San Antonio Spurs News

Adam Silver Is Wrong About Ending Hack-a-Shaq Rule

June 2, 2016; Oakland, CA, USA; NBA commissioner Adam Silver speaks to media before the Golden State Warriors play against the Cleveland Cavaliers in game one of the NBA Finals at Oracle Arena. Mandatory Credit: Bob Donnan-USA TODAY Sports
June 2, 2016; Oakland, CA, USA; NBA commissioner Adam Silver speaks to media before the Golden State Warriors play against the Cleveland Cavaliers in game one of the NBA Finals at Oracle Arena. Mandatory Credit: Bob Donnan-USA TODAY Sports
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NBA Commissioner Adam Silver wanting to eliminate the Hack-a-Shaq rule is absolutely the wrong decision.

Players who are liabilities on free throws should not be rewarded with a rule change to shield their ineptness.

The San Antonio Spurs have never been spotlighted on the wrong end of this problem. Gregg Popovich has wisely used this rule to impede his opponent, but opponents have rarely been able to do the same thing to Popovich’s teams.

The Spurs are known for their solid fundamentals, and that includes shooting free throws. Maybe other teams around the league should follow this example and ensure that their players are competent free throw shooters.

If a coach has a player who is falling victim to intentional fouls to send him to the line, then he has some important strategic decisions about whether to keep him in the game or not.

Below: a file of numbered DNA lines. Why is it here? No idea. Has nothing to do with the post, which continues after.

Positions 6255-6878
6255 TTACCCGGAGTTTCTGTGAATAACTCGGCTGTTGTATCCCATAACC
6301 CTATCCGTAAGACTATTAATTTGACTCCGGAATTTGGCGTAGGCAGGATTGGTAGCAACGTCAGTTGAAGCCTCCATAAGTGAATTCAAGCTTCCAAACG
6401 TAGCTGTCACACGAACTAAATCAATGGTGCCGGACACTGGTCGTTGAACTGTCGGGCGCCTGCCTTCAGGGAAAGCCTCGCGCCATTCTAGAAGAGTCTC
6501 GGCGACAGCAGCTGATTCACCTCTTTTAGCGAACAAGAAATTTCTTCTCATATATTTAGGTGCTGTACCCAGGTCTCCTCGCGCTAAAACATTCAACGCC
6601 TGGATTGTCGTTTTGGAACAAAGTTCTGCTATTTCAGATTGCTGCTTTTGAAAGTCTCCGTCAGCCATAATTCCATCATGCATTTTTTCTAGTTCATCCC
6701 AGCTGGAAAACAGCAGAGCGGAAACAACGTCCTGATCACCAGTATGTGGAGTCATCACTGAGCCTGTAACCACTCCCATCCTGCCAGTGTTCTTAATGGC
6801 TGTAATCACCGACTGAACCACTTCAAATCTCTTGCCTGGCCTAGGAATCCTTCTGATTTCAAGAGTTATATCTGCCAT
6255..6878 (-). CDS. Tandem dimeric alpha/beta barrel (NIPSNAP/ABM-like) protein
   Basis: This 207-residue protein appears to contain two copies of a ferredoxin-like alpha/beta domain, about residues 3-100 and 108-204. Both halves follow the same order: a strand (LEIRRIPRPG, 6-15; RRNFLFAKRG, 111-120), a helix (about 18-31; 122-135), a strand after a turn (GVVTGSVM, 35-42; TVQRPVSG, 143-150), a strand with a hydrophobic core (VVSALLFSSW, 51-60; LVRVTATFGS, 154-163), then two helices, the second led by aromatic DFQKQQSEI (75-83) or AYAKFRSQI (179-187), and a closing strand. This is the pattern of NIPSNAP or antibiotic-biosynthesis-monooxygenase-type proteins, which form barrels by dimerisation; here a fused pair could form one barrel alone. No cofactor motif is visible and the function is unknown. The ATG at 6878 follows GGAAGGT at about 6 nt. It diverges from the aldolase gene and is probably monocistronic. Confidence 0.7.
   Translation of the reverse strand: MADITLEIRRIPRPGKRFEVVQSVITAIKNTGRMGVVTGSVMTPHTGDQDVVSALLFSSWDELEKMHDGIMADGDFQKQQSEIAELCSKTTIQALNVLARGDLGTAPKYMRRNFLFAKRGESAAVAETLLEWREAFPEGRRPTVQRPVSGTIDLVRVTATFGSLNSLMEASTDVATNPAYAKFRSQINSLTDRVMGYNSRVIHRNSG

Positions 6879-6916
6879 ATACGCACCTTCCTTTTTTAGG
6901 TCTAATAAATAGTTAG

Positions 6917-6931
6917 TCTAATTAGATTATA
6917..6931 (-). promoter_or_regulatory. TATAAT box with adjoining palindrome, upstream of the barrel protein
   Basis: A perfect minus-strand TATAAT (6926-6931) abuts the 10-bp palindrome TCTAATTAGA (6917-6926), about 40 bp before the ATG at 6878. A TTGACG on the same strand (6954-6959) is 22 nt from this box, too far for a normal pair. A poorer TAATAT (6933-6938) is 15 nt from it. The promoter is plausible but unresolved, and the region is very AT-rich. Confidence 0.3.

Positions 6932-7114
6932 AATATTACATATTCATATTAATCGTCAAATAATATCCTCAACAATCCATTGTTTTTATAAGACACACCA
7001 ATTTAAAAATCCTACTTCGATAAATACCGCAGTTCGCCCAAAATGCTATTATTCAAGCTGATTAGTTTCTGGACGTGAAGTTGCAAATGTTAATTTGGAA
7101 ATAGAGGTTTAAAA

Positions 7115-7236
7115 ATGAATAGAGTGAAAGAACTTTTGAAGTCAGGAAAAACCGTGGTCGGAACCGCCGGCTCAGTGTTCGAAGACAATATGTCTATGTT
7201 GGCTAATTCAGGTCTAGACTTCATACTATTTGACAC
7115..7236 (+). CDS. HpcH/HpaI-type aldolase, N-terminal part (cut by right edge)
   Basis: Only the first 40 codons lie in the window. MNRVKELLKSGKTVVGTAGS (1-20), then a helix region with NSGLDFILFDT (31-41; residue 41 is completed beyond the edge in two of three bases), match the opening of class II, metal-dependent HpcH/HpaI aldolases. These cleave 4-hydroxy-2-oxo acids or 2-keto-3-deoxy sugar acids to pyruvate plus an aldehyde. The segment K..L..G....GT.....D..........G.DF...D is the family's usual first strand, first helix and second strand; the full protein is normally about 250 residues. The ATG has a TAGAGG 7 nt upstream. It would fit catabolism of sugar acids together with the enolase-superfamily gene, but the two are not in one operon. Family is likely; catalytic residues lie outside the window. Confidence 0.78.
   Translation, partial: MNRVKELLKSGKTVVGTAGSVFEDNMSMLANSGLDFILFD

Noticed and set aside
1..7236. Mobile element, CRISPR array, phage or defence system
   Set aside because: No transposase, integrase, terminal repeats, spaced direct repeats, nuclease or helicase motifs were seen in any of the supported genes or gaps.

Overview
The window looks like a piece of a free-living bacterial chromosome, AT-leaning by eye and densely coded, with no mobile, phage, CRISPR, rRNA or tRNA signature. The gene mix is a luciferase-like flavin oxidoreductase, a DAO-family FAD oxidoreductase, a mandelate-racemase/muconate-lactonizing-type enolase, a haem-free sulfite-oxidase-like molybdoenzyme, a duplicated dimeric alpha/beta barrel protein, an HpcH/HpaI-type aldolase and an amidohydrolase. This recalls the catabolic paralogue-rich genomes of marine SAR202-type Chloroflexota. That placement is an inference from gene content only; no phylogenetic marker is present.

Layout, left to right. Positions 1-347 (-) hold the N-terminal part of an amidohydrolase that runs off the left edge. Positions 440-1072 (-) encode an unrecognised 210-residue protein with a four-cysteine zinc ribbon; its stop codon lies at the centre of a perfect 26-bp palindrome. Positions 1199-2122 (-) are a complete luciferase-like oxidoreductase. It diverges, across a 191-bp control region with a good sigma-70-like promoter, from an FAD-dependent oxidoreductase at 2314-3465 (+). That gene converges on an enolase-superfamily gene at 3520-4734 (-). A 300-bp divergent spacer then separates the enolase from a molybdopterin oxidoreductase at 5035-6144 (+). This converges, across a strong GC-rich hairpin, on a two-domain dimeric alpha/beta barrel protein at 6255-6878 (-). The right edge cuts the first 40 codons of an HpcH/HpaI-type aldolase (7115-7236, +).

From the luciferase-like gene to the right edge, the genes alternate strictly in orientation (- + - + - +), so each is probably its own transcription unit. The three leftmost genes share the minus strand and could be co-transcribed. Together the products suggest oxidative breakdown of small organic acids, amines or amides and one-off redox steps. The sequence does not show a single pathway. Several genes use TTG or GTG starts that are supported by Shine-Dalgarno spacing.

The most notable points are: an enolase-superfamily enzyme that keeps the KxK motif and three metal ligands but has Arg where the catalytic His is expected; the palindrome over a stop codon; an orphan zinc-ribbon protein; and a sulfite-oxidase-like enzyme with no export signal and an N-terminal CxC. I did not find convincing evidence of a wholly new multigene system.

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A rule change that bails out any player with a deficiency is not only an overreaction, but also sends a message that improvement isn’t necessary.

It’s different when the rule change involves limiting a player’s effectiveness, because at least that stems from success. Wilt Chamberlain forced the NBA to widen the lane to force him further away from the hoop while working the post.

That change was initiated due to dominance, not incompetence. Dwight Howard missing free throws isn’t affecting the competitive balance of a game because he’s exploiting a rule for undue success.

The rationale from Silver is that Hack-a-Shaq slows a game down, but it’s just utilizing strategy. It’s no different than exploiting other player weaknesses on the court. If a guy can’t shoot 3-pointers, give him space at the perimeter. If a guy can’t pass effectively out of a double-team, double him constantly.

Imagine a rule change that made double-teaming illegal because a few players in the league would always end up turning the ball over. It’s apart of the game, and it’s up to players to improve their skills so their weaknesses aren’t exploited.

Silver claims that fans don’t like how it grinds a game to a halt, but shouldn’t fans enjoy the strategic battle of wits between coaches? Why take away a completely reasonable tactic that an opposing team can use to gain an advantage?

Next: Commissioner Adam Silver Looking to End Hack-a-Shaq

Silver is wrong about this one. Over-legislating to correct something that isn’t even a problem is never the right way to go.

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